Disagree though one may with Trump’s proposals, these voters seem to have heeded the words of James Weldon Johnson, one of the early leaders of the National Association for the Advancement of Colored People:
I will not allow one prejudiced person or one million or one hundred million to blight my life. I will not let prejudice or any of its attendant humiliations and injustices bear me down to spiritual defeat. My inner life is mine, and I will defend and maintain its integrity against the forces of hell.
In flintier parlance, one might put it like this: “So he’s a racist—I like myself fine and I’m more interested in what he wants to do regardless.” Or, as a Latina Trump voter interviewed said about Trump’s anti-Latino remarks, “If we lived by the comments others made of us, our spirits would be easily defeated.”
Of course, Johnson’s counsel cannot apply to physical assault. Nor did he, as an NAACP leader, mean that there should not be a battle against institutionalized segregation, and surely he would today battle what is called structural racism. However, today’s idea that our vote must entail a “stand” against a candidate’s inner sentiments about race is incompatible with Johnson’s advice.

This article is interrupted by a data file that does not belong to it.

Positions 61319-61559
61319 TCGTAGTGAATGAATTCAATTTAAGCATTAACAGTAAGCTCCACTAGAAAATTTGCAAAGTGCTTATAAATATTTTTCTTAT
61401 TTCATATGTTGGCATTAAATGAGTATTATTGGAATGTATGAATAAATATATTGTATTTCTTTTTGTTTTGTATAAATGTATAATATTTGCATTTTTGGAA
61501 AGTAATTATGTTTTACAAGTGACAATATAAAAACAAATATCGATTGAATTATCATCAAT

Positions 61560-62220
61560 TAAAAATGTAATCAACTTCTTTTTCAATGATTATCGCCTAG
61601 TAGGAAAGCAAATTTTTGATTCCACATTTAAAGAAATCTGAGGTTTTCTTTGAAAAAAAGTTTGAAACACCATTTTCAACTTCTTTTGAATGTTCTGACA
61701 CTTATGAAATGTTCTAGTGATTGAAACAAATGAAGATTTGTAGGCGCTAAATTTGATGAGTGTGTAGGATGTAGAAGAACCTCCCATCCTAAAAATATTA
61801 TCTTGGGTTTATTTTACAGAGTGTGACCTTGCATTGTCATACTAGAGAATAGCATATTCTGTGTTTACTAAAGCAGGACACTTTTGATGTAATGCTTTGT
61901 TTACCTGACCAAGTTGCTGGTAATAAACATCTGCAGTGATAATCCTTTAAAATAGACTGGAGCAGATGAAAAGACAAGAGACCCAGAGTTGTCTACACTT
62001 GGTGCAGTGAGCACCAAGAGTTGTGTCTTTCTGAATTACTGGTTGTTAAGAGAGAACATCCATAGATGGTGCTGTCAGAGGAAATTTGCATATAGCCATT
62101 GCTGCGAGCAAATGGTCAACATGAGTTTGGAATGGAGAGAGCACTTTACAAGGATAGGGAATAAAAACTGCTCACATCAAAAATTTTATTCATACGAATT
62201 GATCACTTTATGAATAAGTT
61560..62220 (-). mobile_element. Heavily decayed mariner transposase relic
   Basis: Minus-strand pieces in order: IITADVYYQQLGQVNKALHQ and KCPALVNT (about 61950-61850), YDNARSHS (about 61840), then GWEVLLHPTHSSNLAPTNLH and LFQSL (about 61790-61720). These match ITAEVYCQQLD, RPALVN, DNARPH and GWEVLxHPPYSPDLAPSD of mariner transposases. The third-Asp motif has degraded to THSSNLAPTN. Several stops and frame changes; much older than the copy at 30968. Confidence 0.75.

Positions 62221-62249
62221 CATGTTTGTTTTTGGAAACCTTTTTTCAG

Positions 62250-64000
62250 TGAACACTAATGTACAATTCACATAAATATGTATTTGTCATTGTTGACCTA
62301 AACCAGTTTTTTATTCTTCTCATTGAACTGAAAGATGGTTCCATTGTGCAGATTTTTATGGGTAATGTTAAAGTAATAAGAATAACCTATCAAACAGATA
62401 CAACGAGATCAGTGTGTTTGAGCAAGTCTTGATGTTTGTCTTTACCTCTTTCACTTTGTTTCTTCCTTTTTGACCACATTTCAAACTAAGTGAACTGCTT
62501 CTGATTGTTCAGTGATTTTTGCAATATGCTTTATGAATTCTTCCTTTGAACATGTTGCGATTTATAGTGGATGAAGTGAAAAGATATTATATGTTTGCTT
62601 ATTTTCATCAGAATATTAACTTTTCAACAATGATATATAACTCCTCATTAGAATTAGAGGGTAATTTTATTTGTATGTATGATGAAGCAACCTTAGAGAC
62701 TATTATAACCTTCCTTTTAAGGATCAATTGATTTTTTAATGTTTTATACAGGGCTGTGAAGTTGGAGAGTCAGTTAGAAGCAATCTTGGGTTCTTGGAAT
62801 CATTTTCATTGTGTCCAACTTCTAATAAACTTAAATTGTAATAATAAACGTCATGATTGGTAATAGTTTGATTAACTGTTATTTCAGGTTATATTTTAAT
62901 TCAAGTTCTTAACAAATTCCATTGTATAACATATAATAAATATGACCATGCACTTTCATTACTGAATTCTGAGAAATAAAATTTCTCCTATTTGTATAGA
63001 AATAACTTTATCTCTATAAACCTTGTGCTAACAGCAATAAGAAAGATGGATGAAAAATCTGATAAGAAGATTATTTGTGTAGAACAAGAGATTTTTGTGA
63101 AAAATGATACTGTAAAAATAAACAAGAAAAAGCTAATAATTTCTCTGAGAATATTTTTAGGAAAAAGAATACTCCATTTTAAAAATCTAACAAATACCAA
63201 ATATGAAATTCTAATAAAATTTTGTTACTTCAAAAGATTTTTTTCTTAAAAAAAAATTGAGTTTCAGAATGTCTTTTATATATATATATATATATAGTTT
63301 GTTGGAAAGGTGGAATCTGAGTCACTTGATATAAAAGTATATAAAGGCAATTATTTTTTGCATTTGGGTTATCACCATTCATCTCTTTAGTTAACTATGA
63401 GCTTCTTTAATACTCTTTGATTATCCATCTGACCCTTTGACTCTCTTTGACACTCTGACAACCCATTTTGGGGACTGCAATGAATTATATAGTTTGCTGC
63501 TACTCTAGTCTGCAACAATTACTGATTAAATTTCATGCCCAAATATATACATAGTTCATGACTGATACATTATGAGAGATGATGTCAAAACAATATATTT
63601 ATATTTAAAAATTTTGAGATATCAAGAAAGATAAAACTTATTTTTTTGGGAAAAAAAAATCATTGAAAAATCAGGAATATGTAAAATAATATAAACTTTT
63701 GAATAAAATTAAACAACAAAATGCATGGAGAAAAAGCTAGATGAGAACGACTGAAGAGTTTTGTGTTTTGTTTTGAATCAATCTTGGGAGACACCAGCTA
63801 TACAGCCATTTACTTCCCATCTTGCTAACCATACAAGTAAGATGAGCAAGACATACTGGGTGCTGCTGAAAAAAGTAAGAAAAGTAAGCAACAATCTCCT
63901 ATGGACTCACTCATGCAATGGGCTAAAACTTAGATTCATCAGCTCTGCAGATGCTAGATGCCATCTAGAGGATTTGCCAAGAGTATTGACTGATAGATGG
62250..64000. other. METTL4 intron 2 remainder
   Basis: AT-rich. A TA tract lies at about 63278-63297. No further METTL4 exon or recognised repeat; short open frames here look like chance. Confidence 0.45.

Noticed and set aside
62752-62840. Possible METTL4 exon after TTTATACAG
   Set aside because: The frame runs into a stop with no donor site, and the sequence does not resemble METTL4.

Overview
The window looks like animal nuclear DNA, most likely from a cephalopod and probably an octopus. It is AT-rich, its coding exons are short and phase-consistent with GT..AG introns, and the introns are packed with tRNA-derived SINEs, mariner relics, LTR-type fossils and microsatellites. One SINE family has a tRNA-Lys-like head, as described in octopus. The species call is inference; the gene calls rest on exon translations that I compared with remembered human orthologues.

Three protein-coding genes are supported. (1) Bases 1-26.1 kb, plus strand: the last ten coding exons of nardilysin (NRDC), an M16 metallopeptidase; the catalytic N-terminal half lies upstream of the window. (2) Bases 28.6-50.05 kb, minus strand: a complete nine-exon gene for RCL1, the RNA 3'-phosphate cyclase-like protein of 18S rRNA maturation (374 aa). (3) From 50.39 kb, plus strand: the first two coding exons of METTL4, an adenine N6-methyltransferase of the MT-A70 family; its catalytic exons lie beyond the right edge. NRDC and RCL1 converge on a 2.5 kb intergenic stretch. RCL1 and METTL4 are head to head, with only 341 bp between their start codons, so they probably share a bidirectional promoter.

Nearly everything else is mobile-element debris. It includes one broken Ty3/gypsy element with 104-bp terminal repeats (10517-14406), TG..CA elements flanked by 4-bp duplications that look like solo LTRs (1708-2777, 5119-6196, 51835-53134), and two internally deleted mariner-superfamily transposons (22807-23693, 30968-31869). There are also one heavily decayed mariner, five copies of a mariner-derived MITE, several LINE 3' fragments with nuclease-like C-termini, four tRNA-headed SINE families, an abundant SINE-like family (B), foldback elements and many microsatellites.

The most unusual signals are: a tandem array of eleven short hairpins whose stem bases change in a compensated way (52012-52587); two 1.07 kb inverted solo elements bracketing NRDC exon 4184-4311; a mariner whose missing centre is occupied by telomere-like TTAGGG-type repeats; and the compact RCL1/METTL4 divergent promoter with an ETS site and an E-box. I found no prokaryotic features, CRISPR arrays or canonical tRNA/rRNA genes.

There is an eternal mantra in the black community that the Democratic Party “exploits” our vote, but the antiracist faith prevents engagement with the simple fact that voting for Republican candidates at least now and then might make the Democratic Party take us more seriously—and in fact, nothing else could. The Democratic party could truly take on the War on Drugs, drill down on espousing the classroom pedagogy techniques proven most effective nationwide, fashion a nationwide program helping reintegrate prisoners into society—but as long as one is commanded not to vote for he or she who “is racist,” there can be no movement here—and as such, a part of me salutes the people of color who voted for, well, even someone I consider something of a monster.